by Joni Astrup
The Elk River City Council has amended a business subsidy agreement for The Bank of Elk River, reducing the amount of property tax abatement that the bank may receive.
The amendment came after the bank was unable to fully meet job creation goals set out in the original agreement, as the economy struggled through the Great Recession.
The original Tax Abatement and Business Subsidy Agreement was approved by the city in 2006. It provided for reimbursement of up to $300,000 of the bank’s project costs associated with a major construction project at the downtown bank, through tax abatements over 12 years, according to city officials.
The agreement required the bank to create 20 full-time jobs at a wage of $15 or higher within two years. An extension to reach the job goals was granted through November 2013, but no further extensions were allowed under law.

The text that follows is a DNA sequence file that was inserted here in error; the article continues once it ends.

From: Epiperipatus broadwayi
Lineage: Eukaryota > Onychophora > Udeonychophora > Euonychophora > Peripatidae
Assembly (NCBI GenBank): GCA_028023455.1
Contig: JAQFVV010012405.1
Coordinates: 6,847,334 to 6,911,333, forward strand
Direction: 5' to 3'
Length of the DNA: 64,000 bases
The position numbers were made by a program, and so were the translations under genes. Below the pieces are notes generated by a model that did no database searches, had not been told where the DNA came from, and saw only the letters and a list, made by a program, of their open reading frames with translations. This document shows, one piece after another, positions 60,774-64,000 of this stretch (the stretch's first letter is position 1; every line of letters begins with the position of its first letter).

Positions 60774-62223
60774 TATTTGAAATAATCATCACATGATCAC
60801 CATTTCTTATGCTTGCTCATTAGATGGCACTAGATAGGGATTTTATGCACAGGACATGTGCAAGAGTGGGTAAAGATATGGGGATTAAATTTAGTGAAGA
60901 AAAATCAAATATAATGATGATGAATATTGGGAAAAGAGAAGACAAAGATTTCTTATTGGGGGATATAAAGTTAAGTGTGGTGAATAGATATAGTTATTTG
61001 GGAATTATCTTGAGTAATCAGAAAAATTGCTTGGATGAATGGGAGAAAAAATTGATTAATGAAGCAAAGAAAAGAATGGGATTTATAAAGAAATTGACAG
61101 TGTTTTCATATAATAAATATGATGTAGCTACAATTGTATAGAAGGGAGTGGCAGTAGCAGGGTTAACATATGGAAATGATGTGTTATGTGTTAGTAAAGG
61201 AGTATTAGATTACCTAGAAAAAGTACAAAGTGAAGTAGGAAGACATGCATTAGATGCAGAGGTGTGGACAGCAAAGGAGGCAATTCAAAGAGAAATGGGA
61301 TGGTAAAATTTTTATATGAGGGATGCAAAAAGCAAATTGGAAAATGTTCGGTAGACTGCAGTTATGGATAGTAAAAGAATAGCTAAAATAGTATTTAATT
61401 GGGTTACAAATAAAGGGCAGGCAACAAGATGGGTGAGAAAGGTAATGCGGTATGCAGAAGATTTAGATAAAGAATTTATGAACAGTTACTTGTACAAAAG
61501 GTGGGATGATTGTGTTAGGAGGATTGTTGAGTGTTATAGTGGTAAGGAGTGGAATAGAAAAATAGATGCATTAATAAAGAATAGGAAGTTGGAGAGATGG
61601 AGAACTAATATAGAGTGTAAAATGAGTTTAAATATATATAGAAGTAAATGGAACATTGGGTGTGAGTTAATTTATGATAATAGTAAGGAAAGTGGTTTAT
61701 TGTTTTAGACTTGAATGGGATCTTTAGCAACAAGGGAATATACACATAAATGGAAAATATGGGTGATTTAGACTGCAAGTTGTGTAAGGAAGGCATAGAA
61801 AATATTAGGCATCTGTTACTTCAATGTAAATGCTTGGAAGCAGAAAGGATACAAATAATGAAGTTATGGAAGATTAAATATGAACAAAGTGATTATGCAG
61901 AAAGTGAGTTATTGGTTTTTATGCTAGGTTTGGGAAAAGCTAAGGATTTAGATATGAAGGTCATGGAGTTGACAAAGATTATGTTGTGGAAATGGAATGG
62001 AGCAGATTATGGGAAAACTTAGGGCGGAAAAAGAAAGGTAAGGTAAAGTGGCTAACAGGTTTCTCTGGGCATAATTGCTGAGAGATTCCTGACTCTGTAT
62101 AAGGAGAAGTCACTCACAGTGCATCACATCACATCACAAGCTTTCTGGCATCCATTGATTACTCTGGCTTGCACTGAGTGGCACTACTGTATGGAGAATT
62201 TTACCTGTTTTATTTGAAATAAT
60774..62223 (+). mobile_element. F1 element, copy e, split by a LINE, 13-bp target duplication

The maximum number of new jobs added at the bank’s downtown location was 13 in December 2010. Since that was 65 percent of the job goals, the City Council voted to amend the city’s agreement with the bank to allow tax abatement payments to continue up to a maximum of $195,000, which is 65 percent of the original $300,000. The bank has received about $130,000 in abatement so far.
Under the new agreement, abatement payments will continue as they have in the past until a maximum of $195,000 has been reached or the 12-year abatement period ends, whichever comes first, according to Elk River Economic Development Director Brian Beeman.
The amendment “reflects the impact of the downturn in the economy, but retains the job-to-subsidy ratio originally proposed for the project,” according to a memo from Beeman and Jeremy Barnhart, Elk River’s deputy director of community operations and development.
The City Council approved the amended agreement in a 4-0 vote Jan. 21. Council Member Stewart Wilson abstained from voting because of his affiliation with the bank. He is the bank’s senior vice president.